The Epiphany of the Lord

9.01. 2023 | Homily


Readings for the Solemnity of the Epiphany of the Lord are available HERE

These weeks are full of special celebrations in Christian communities. We celebrated Christmas two weeks ago, on 25 December, but Catholics in the East and the Orthodox Churches celebrated Christmas yesterday. The feast we celebrate today is the Epiphany of the Lord, and tomorrow, if you attend Mass, you can join in the celebration of the Baptism of the Lord. All of these feasts are about the way God revealed that Jesus is God made man, Emmanuel, God-with-us, the Light of the Nations. These days there are three feasts, but originally there was only one, the Epiphany of the Lord. The Church offers us three feasts to emphasise who Jesus really is, and to ask us to believe that more and more every year. Let us pray for ourselves, for each other and for or families, that we may all grow stronger in our faith in Jesus Christ.

The Epiphany is traditionally the celebration of the arrival of three wise men from the East, possibly from Persia or maybe even further away. They may have been priests, but they were certainly astrologers, men who watched the stars and the planets, looking for signs of God’s activity. Over the centuries, there have been many stories about them following a star, which guided them to Bethlehem. They believed that God used this star to help them find something or someone. They did not come empty-handed. Each of them had a gift for Jesus, and each gift shows us who they thought Jesus is. Gold is a sign that the wise men thought that Jesus is a king. On the last Sunday of the Church year, we celebrate our belief that Jesus Christ is the King of the Universe. Incense is a sign that the wise men thought that Jesus is God, because incense is used in temples and churches to remind us that God is there. Myrrh is a sign that the wise men thought Jesus is human, because it is something used to prepare dead bodies for their burial. So what the wise men gave Jesus are signs that they believed He is a king, He is God and, at the same time, He is human. They fell to their knees and worshipped Him as their Lord and their King.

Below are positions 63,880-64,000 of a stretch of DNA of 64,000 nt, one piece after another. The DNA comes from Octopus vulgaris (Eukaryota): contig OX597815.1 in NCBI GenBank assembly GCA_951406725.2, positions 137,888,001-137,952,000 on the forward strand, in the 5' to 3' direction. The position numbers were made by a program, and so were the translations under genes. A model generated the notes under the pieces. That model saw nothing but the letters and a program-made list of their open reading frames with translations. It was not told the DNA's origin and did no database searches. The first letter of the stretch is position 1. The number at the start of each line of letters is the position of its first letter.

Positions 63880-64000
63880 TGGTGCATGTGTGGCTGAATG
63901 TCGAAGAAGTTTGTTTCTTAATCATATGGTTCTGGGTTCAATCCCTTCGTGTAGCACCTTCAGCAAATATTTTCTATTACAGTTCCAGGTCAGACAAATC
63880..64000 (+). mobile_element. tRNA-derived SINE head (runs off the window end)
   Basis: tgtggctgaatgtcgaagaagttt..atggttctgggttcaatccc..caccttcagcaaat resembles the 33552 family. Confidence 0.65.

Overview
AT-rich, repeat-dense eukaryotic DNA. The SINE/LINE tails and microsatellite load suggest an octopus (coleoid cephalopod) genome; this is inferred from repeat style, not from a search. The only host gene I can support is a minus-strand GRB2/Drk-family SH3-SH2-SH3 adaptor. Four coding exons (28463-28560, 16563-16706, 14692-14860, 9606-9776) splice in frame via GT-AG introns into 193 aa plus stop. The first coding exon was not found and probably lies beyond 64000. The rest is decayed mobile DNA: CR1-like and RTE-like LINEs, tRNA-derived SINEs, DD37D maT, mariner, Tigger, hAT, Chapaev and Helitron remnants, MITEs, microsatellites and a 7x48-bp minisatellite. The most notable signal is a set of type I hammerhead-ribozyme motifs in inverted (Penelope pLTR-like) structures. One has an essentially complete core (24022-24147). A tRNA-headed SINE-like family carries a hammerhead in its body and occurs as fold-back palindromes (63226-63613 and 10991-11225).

In most countries, Catholics and other Christians celebrated the Epiphany of the Lord two days ago, on 6ᵗʰ January. Because it is such an important feast, Pope Francis prayed the Angelus with thousands of people assembled in Saint Peter’s Square in Rome.

Before the Angelus, the Pope always offers the people who have gathered in front of Saint Peter’s Basilica a short reflection. On Friday, he made this very helpful suggestion. He agreed that most people know that the three wise men each brought Jesus a gift. But he thinks that the wise men received three gifts from God, as well. He was using his imagination in a way that Jesuits are trained to do.

The first gift the wise men received is that they were called by God. They were not reading the Scriptures, but studying the stars. They allowed themselves to be guided by a star towards the unknown. “Wise and educated, they were fascinated more by what they did not know than by what they already knew. They were open to what they did not know”. Pope Francis thinks this is an important gift for us, too, to be able to step out of the world which is familiar to us and to allow ourselves to be guided by God to come closer to Him.

The second gift the wise men received is the ability to discern what is really happening. When they realised they were looking for a king, they went to ask advice from King Herod, but he “is a man hungry for power and wants to use them [the three wise men] to eliminate the baby Messiah”. They were not stupid, so they accepted the warning they received in a dream, and went back home by a different route. Accepting God’s messages helped them to discern what the best form of action was. Pope Francis said it is important for us to ask God for this grace: “Lord, grant us the ability to discern what is good from what is evil, what is better from what is not better”.

The third gift the wise men received was the surprise. Gradually, along their journey, they had come to understand more and more about the person they were going to meet. What they eventually found was nothing astonishing. The shepherds saw angels in the sky, but the wise men did not. They may have been expecting a powerful Messiah, but they found God in poverty and simplicity, when they met a baby and his mother. Because they were ready to let God surprise them, they did not think they had come to the wrong place; they somehow knew how to recognise Him – “in his littleness, they recognise God’s face. Humanly, we are all inclined to seek greatness, but it is a gift to know… how to find greatness in the littleness that God loves. For the Lord is encountered like this: in humility, in silence, in adoration, in the smallest and in the poor”.

Fr. Peter Fleetwood


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